"The most beautiful city in Germany"

With its more than 3600 historic buildings in Gothic, Renaissance, Baroque, and Historistic style, Goerlitz is a perfect illustration of urban architecture over a 1000-year period. In 1946, “the Gateway to Silesia” became the easternmost German city. Since 1998, Goerlitz and Zgorzelec on the other bank of the Neisse River have been growing together into a German-Polish European city.

The Holy Sepulchre and the film location

“Goerlitz is the most beautiful city in Germany” said Professor Gottfied Kiesow, head of the German Foundation for Historic Buildings, pointing out that nowhere else in Germany was there such a concentration of intact historic buildings, stretching over several epochs. One of the city’s jewels, in cultural-historical terms, is the Holy Sepulchre, a facsimile of the original burial chapel in Jerusalem, sculptured in 1504, and unique throughout Europe. Schönhof is a further attraction, the oldest Renaissance merchant’s house north of the Alps, and home to the Silesian Museum since 2005. The city does not just attract tourists; filmmakers have also been drawn to the heart of Goerlitz. It appears as the setting of Hollywood’s remake of the Jule Verne classic “Around the World in 80 Days” – as Paris in the 19th century. And when “ The Reader” was filmed here on location, Kate Winslet, David Kross and other leading film actors used our apartment as their “Green Room” for breaks between shoots.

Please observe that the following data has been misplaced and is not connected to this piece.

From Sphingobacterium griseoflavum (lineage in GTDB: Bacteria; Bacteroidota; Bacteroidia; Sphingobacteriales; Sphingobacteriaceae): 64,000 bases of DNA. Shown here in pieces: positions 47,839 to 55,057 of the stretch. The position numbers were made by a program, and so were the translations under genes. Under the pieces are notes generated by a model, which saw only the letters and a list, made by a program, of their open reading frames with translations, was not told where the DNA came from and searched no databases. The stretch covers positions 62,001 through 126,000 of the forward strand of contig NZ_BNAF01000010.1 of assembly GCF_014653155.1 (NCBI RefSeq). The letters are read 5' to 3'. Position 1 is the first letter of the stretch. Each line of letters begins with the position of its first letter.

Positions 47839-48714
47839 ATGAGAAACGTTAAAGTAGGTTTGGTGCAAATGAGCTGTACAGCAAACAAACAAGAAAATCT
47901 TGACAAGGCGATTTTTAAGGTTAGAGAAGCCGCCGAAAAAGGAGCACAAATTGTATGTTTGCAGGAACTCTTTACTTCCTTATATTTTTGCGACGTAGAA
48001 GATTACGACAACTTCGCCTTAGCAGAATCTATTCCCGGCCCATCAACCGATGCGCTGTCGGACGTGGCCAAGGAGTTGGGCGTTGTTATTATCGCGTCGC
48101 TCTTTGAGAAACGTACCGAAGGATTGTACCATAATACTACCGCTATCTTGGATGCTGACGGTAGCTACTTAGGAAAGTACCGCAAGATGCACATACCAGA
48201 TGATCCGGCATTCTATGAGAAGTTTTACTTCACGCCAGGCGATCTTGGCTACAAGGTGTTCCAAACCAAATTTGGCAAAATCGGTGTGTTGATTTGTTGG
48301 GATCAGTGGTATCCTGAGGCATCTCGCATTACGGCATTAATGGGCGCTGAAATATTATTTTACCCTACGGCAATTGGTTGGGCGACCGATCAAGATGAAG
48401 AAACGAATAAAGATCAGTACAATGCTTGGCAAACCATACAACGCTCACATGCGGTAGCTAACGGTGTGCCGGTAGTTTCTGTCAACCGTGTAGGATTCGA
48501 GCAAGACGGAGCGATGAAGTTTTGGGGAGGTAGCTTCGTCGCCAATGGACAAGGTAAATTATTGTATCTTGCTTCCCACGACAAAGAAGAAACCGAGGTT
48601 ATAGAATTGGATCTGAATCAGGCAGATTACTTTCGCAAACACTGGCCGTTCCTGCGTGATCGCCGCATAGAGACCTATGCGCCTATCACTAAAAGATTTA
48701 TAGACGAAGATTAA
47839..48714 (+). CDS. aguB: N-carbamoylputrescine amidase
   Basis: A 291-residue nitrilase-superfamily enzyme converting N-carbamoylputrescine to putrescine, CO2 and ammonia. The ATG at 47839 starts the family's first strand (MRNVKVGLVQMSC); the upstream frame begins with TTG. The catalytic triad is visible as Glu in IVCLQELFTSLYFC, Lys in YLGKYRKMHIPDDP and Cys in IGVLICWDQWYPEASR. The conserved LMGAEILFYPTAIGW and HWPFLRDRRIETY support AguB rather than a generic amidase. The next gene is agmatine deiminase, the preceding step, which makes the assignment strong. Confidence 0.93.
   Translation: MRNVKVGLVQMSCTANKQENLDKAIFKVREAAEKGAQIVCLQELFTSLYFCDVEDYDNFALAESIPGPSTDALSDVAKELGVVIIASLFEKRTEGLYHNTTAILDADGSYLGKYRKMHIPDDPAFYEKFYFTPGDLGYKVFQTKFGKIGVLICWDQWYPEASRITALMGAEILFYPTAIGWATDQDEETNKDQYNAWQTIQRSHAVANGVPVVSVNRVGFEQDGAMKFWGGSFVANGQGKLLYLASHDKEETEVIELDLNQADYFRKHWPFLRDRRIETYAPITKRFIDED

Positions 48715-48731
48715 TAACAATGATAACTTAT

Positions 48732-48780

Wealthy merchant and trading city

In medieval times Goerlitz flourished though its trade with cloth and a special dye called dyer’s madder. It was situated on the “Via Regia”, the trade route running from Santiago de Compostela to Kiev. Between the Renaissance and the beginning of the Enlightenment, the cobbler and mystic Jacob Böhme was a force in the city and beyond. Hegel later called him “the first German philosopher”. In the 1779, the Society of the Sciences was founded.

Second Flowering as part of the Prussian province of Silesia

Goerlitz underwent a second flowering after the separation from Sachsen in 1815 and integration into the Prussian province of Silesia. Steam engines now drove the cloth looms. In 1847 the city was linked to Prussia’s and Saxony’s railway network. The railway wagons, built in Goerlitz were exported as far away as Russia, and in fact Germany’s first dining wagon came from Goerlitz’s railway works. In the course of the 19th century, the population grew from 10,000 to over 80,000.

1945, easternmost German city.

The city remained intact during World War II, becoming Germany’s easternmost city on the banks of the Neisse River, which became the border to Poland. The parts of town on the other side of the river became the city of Zgorzelec, whose population now largely consists of Polish people. In 1950, the authorities of the German Democratic Republic and the Republic of Poland signed an agreement on the Oder-Neisse river border.

Goerlitz recovers its former charm

The re-unification of Germany in 1990 brought changes to Goerlitz. It became “a model city for the restoration of historic buildings”. In the meantime a large proportion of the facades have been restored, and above all, the old town has regained its former charm. A pedestrian bridge once again links the German and the Polish cities. The Polish “twin”, with its attractive pubs, restaurants and shopping opportunities, is well worth a visit.